Facebook AI Gets Better at Describing Photos for Visually Impaired Users

The social network rolled out an update to its automatic alternative text (AAT) technology.
Facebook AI Gets Better at Describing Photos for Visually Impaired Users
Image credit: Rafael Henrique | SOPA Images | LightRocket | Getty Images via PCMag

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This story originally appeared on PCMag

In an effort to better accommodate users who are blind or visually impaired, Facebook this week updated its automatic alternative text (AAT) technology.

The feature, introduced in 2016 (and granted the Helen Keller Achievement Award from the American Foundation for the Blind in 2018), relies on object recognition to generate descriptions of photos on demand.

Blind and visually impaired (BVI) users have long relied on individuals to tag images with alternative text, or screen readers to mechanically describe pictures on their News Feed. The next generation of Facebook's AAT, however, makes scrolling through social media much more enjoyable.

"The latest iteration … represents multiple technological advances that improve the photo experience for our users," according to a Facebook AI blog post. The team expanded tenfold the number of concepts AAT can reliably detect and identify, promising more photos with more detailed descriptions, including activities, landmarks, types of animals, and more.

If someone navigating their feed, for instance, stops at a photo of friends posing in front of a famous Italian tourist attraction, the audio caption might say something like "May be a selfie of two people, outdoors, the Leaning Tower of Pisa."

Image Credit: Facebook via PCMag

In an apparent industry first, Facebook even makes it possible to include details of positional location and relative size of elements in a picture. So instead of describing the contents as "May be an image of five people," the site can specify that there are two people in the center and three on the sides. Or, rather than describing a landscape with "May be a house and a mountain," it can determine that the summit is the primary object based on its comparable size.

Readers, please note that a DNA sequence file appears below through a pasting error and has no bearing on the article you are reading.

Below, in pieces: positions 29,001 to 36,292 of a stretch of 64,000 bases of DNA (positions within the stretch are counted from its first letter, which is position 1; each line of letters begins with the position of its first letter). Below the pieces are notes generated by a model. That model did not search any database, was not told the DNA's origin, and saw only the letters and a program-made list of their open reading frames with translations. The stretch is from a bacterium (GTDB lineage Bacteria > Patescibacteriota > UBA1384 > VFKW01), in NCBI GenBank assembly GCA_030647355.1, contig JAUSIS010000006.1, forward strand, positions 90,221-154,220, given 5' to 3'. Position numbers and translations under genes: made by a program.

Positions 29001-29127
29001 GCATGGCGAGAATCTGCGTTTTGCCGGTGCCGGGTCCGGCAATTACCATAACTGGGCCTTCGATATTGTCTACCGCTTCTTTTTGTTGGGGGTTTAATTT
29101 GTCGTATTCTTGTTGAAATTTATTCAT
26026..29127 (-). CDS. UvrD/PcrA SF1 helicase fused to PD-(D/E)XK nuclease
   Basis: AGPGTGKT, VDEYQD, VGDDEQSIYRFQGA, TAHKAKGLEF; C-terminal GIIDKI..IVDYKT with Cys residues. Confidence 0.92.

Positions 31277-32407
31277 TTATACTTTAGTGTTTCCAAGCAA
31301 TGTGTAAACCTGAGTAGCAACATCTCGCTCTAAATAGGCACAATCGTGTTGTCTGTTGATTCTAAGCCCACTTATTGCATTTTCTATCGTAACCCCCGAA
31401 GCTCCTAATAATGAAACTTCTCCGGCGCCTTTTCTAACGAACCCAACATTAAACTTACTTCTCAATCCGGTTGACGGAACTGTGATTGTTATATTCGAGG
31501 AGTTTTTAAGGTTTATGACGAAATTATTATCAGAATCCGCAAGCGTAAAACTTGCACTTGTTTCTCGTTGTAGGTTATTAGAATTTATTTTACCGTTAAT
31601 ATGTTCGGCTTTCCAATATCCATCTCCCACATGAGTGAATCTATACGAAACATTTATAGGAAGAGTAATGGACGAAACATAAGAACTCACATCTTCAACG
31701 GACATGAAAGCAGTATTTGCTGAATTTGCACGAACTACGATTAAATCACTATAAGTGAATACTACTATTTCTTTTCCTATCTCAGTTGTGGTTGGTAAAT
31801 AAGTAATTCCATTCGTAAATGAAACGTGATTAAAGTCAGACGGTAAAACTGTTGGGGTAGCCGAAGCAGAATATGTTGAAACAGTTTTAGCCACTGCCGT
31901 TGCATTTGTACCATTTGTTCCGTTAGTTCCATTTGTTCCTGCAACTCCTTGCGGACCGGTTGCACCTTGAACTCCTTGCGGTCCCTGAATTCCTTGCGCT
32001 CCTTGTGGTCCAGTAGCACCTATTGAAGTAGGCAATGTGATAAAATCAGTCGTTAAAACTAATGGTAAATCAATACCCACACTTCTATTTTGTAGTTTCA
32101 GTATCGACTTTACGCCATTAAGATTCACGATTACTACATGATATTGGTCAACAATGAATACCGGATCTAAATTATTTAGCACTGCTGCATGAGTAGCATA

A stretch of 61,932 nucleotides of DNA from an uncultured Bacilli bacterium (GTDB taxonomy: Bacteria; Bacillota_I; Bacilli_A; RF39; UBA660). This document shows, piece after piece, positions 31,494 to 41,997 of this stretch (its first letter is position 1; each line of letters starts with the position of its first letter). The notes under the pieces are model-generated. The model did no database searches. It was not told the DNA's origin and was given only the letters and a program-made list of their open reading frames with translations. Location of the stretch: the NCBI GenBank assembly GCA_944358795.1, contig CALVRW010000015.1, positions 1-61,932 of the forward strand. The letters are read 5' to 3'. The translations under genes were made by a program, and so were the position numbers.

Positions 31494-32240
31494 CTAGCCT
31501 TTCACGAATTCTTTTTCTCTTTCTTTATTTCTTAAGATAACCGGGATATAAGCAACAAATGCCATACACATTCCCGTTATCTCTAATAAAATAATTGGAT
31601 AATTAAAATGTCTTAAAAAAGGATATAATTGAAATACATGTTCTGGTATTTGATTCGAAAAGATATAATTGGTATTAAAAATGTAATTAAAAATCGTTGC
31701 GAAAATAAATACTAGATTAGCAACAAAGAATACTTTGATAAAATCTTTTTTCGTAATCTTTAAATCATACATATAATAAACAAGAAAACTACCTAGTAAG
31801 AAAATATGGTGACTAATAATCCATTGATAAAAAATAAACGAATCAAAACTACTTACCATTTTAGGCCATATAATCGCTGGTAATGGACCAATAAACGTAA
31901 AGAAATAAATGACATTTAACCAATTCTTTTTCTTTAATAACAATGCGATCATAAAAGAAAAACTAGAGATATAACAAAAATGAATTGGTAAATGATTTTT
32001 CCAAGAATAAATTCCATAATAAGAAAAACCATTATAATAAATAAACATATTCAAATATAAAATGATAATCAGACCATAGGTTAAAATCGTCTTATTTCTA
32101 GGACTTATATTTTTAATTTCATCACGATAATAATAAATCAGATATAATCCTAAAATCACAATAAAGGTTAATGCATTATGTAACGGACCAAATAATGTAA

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"Taken together, these advancements help users who are blind or visually impaired better understand what's in photos posted by their family and friends—and in their own photos—by providing more (and more detailed) information," the blog said.

When it launched nearly five years ago, the first version of AAT used human-labeled data to train a neural network; the completed model could recognize 100 common concepts like "tree," "mountain," and "outdoors," and identify faces (with opt-in consent). "But we knew there was more than AAT could do," Facebook said, "and the next logical step was to expand the number of recognizable objects and how we describe them."

Now trained on weakly supervised data in the form of billions of public Instagram images and their hashtags, automatic alternative text is more accurate and culturally and demographically inclusive, able to perceive more than 1,200 concepts. "We want to give our users who are blind or visually impaired as much information as possible about a photo's contents—but only correct information," the company added.

Facebook subsidiary Instagram in 2018 took steps to become more accessible, embracing object recognition technology that automatically identifies items in a photo and creates an audible description. Users are also encouraged to write up to 100 characters of alt text detailing what's in their images.

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